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Low‐Symmetry molecular assemblies formed through self‐assembly: A discovery by Nagasaki University, the University of Tokyo, and others


A research group led by Professor Keisuke Umakoshi from Nagasaki University's Graduate School of Engineering, Lecturer Shinnosuke Horiuchi from the University of Tokyo's Graduate School of Arts and Sciences, and Associate Professor Takumi Yamaguchi from the Japan Advanced Institute of Science and Technology (JAIST) Division of Advanced Science and Technology's Bioscience, Biotechnology, and Biomedical Engineering research area have made a significant finding. By simply mixing organic molecules and coordination complexes, the team discovered that molecular assemblies with the lowest molecular symmetry, C1 symmetry, can be formed. The research group has also clarified how low‐symmetry molecules produced through self‐assembly affect the optical properties of the materials.

Formation of rare C1 assembly using organic compounds and coordination complexes
Provided by Nagasaki University

Enzymes and DNA form self‐assembled structures through the cooperative action of weak association forces such as hydrogen bonds and molecular interactions. The research team investigated the creation of novel molecular assemblies by incorporating weak association forces into the self‐assembly process. They discovered that by combining organic molecules with hydrogen bonding capabilities and cationic coordination complexes, they could produce molecular assemblies with the rare C1 molecular symmetry, which is challenging to achieve through conventional self‐assembly methods.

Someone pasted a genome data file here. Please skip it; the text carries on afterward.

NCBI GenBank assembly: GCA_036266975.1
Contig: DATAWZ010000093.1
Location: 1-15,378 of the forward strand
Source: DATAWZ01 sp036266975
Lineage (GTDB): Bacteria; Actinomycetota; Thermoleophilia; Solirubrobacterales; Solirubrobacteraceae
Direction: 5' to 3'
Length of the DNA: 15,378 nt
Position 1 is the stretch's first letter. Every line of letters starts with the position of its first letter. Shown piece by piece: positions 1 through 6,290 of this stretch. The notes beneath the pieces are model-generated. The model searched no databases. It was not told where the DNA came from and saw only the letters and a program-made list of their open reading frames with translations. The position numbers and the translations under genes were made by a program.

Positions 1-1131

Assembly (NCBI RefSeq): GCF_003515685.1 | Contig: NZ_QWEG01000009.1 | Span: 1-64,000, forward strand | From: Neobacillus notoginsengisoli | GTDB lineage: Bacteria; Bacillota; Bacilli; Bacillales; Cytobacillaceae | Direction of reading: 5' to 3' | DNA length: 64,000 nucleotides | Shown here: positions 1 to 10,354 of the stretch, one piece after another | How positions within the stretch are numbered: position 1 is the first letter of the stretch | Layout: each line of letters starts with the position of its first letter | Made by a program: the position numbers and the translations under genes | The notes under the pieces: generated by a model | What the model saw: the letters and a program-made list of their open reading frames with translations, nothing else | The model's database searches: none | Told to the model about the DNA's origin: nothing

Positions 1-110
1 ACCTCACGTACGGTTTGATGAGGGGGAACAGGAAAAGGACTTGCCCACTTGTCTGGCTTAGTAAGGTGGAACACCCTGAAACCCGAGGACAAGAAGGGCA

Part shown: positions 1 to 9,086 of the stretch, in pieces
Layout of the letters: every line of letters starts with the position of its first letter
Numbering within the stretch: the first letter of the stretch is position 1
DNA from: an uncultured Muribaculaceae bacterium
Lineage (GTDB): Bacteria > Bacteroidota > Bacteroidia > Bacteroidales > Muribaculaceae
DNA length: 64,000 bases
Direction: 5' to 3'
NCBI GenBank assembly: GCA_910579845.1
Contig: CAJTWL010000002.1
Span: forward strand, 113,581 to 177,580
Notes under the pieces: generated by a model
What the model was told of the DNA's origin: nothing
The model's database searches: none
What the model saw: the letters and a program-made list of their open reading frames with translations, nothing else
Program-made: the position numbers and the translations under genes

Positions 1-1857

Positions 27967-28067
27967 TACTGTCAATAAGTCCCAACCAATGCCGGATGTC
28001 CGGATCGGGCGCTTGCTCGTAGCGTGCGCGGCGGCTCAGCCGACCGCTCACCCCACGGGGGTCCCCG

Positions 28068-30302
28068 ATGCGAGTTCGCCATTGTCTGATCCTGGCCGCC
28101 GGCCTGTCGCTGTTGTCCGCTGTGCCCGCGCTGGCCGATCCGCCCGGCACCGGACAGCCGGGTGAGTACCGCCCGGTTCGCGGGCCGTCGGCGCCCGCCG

Additionally, the team found that the molecular self‐assembly process significantly modified the physical properties of the coordination complexes. When coordination complexes form molecular assemblies with organic molecules, it leads to significantly improved luminescent properties, including higher energy, increased efficiency, and longer lifespan.

Next, the team focused on its observation that the coordination complexes used were composed of two different optical isomers and examined the impact of the low‐symmetry molecular assembly structure on the chiral optical properties. It found that molecular self‐assembly‐based low symmetrization enhances the anisotropic factor glum value of circularly polarized luminescence observed in chiral coordination complexes. The unchanged glum value in similar coordination complexes without low symmetrization led to the conclusion that the enhancement in the glum value results from the altered physical properties brought about by the low symmetric structure.

Horiuchi said, 'By harnessing the power of self‐assembly found in nature, we have produced molecular assemblies with the elusive C1 symmetry, which was challenging to obtain through traditional methods. While it remains to be seen if this approach can be widely adopted, if a molecular assembly system based on this research is developed, it will bring about a revolutionary shift in the field of molecular self‐assembly. It would pave the way for creating innovative functional molecular materials.'

Coordination complex / cationic coordination complex: Broad terms that refer to compounds where transition metal ions and organic compounds become composite bodies through coordination bonds. Positively charged ones are called cationic.

Journal Information
Publication: Nature Communications
Title: Symmetry‐Breaking Host‐guest Assembly in a Hydrogen‐bonded Supramolecular System
DOI: 10.1038/s41467‐023‐35850‐4

This article has been translated by JST with permission from The Science News Ltd. ( Unauthorized reproduction of the article and photographs is prohibited.

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